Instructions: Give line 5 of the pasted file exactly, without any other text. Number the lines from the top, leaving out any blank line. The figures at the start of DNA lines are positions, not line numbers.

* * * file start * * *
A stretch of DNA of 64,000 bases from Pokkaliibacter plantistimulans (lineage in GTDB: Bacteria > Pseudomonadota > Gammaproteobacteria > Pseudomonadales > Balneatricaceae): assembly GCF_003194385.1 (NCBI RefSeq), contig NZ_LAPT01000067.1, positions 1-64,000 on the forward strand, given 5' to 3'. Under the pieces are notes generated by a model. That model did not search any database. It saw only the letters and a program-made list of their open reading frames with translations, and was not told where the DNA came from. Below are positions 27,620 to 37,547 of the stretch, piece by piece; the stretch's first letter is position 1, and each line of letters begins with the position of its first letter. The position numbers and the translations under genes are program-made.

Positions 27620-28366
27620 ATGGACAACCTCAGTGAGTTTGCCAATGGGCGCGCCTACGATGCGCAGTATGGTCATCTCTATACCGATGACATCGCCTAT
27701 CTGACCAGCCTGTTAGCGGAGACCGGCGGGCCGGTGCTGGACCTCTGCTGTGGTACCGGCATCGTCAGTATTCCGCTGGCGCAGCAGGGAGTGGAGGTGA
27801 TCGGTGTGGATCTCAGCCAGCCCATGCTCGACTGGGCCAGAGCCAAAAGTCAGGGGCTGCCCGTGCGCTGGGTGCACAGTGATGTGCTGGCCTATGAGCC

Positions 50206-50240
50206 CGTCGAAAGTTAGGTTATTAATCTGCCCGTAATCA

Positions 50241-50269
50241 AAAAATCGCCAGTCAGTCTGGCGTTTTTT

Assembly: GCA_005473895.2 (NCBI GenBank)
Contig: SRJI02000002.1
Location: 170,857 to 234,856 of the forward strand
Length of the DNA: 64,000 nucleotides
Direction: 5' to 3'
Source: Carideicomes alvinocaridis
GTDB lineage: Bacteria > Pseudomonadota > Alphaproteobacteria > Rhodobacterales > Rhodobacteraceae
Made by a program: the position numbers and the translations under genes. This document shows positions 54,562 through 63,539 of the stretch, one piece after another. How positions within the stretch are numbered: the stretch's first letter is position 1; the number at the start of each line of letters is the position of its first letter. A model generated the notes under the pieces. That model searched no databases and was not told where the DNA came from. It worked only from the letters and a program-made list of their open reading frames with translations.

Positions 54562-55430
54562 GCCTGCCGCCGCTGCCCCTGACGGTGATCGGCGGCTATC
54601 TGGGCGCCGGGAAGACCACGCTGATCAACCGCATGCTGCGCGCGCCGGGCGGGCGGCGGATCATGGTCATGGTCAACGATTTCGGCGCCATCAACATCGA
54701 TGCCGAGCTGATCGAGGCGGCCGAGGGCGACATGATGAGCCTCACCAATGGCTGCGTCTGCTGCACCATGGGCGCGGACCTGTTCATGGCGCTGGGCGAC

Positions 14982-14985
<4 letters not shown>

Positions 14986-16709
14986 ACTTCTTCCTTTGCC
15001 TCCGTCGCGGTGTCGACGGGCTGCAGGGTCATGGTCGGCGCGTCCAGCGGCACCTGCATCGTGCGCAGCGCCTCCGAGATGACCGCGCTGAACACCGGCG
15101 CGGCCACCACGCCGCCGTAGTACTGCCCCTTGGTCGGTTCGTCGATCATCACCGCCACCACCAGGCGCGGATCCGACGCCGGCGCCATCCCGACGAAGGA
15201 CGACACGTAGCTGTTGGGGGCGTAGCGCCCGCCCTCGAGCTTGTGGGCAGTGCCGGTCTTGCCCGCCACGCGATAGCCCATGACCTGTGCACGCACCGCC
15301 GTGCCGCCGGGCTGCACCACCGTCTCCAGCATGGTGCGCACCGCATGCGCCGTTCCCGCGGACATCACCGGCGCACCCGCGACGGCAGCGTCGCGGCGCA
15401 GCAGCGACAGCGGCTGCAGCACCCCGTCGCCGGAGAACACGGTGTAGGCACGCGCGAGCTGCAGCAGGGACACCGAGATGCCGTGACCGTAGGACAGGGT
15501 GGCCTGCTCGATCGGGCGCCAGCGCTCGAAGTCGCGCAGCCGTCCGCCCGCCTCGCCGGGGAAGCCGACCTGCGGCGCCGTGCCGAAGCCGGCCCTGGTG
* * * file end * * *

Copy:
27801 TCGGTGTGGATCTCAGCCAGCCCATGCTCGACTGGGCCAGAGCCAAAAGTCAGGGGCTGCCCGTGCGCTGGGTGCACAGTGATGTGCTGGCCTATGAGCC